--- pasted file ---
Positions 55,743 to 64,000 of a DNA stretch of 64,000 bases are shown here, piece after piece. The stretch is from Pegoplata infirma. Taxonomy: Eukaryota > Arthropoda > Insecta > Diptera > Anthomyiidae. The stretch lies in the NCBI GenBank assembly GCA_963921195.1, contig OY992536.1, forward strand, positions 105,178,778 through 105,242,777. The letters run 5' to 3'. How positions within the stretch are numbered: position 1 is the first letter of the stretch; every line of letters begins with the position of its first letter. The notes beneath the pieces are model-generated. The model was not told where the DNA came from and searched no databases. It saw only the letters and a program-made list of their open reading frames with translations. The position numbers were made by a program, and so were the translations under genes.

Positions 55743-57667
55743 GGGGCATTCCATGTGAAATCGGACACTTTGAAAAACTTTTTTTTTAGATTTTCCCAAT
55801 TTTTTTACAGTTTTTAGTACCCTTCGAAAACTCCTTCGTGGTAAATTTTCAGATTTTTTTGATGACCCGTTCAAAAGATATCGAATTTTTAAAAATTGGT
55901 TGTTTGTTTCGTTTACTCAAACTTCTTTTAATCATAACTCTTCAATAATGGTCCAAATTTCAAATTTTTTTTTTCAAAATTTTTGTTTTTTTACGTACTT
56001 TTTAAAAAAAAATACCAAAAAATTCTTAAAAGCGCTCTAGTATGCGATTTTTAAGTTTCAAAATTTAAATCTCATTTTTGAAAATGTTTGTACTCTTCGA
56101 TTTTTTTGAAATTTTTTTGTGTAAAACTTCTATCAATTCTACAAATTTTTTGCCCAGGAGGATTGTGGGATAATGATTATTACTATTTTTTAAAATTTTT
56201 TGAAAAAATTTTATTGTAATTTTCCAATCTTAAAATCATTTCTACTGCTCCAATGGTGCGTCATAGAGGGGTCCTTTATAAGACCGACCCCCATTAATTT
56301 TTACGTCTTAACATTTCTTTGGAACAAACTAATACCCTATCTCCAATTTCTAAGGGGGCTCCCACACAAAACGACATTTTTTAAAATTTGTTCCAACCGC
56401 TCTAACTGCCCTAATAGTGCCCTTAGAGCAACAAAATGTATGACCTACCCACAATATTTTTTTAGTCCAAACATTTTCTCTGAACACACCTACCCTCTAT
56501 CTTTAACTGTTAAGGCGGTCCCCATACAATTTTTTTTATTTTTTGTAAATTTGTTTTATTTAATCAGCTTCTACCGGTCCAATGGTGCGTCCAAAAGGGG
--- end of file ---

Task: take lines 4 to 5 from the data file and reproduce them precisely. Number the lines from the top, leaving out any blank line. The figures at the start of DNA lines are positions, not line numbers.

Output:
55801 TTTTTTACAGTTTTTAGTACCCTTCGAAAACTCCTTCGTGGTAAATTTTCAGATTTTTTTGATGACCCGTTCAAAAGATATCGAATTTTTAAAAATTGGT
55901 TGTTTGTTTCGTTTACTCAAACTTCTTTTAATCATAACTCTTCAATAATGGTCCAAATTTCAAATTTTTTTTTTCAAAATTTTTGTTTTTTTACGTACTT